Engineering question regarding hybrid cars -

@Qaeyious (2362)
United States
August 20, 2008 11:34pm CST
I am not an engineer, so I hope one can answer this. My understanding is that the current hybrid is basically an electric car, that has a gasoline or other oil-based fuel motor to run a generator when the battery goes out, or is about to go out, to recharge the battery. At least that is how Chevrolet models are doing it. My question is why isn't the rotation of the wheel axles not being used to recharge the battery? When using a car, that is the one moving part that is mostly in motion, why couldn't that be converted to electricity? I heard one other model recharges the battery by applying the brakes which seems kind of silly to me - if you are on the highway driving correctly, why are you using your brakes that much? (I guess rush hour traffic would be the exception, but when I drove I avoided that as much as I could - it was easy because I worked graveyard shifts (approximately 12 midnight to 8AM) The only thing I can think of is that the axle is not rotating fast enough, and accelerating it for the generator would take too much energy. Is that the case? Thank you.
1 person likes this
2 responses
@ruperto (1552)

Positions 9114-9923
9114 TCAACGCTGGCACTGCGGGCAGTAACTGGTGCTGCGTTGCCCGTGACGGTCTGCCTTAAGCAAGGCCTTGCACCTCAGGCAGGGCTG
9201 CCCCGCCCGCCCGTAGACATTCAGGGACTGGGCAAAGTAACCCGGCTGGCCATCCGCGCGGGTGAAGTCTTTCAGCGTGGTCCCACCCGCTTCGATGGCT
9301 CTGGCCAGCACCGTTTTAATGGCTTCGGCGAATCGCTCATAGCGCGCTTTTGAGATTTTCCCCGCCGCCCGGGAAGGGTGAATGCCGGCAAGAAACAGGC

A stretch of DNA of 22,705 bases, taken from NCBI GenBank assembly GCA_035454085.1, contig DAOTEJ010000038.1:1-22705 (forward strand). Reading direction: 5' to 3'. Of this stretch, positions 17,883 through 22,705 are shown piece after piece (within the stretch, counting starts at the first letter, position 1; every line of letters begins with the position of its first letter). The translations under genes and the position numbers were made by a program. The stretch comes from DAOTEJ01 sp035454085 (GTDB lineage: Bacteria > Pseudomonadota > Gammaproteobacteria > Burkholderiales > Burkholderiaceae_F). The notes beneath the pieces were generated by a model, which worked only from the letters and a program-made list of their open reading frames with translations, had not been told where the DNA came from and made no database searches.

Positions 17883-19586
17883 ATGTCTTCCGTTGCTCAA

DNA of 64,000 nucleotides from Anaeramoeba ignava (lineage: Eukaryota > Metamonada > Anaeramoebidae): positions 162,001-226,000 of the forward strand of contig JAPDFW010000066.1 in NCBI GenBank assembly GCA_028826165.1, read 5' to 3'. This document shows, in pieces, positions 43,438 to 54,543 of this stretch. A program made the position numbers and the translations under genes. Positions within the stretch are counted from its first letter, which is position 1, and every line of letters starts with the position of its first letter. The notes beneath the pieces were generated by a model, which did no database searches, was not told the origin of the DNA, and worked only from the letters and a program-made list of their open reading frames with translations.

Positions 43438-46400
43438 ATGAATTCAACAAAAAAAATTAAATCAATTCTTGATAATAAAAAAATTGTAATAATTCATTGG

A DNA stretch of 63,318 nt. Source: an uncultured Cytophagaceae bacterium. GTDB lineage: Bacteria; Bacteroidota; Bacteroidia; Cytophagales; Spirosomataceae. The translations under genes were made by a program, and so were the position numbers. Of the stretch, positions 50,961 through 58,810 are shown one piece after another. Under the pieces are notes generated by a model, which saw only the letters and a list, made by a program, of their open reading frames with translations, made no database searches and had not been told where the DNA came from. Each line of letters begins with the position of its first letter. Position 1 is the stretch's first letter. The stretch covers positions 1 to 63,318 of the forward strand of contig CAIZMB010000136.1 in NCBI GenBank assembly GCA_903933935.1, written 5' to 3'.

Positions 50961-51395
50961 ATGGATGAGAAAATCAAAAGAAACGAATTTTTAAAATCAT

• Philippines
21 Aug 08
interesting how energy that was being taken for granted before is a major interest in design of energy efficient cars. Perhaps there is extra: extra mechanical energy that may be "salvaged" and stored in batteries : e.g. - when running on ignited fuel - braking from fast speed - braking during downhill stretches extra electrical energy from solar panels when electrical consumption is low. Perhaps a computer would "smartly" engage a generator at specific times of deceleration. Perhaps the question is "how cost efficient" would the resulting car be (considering the amount of extra energy derived?). I am not a mechanical engineer. 'hope to hear from others too. Cheers :)
• India
3 Sep 08
hi, there, i am amechanical engg and have presented a seminar on regenerative braking systems,when i came to know about using the braking energy, i too had the same query, why is a generator not coupled when directly in motion,i tried to fin this out and got the answer finally. when u run an engine and load up ur vehicle u can definitely observe that there is more consumption of fuel,the answer lies a similar manner when anextra load is given on the engine fuel cosumption increases drastically resulting in no extra energy, but also there is loss in efficiency, when braking all the energy is goin waste as heat and friction so it is the time when waste energy is used up. i have presented a paper to use the exhasut gas heat to do so and hence efficiency can be increased by removin the alternator coupled to the engine. i hope this would help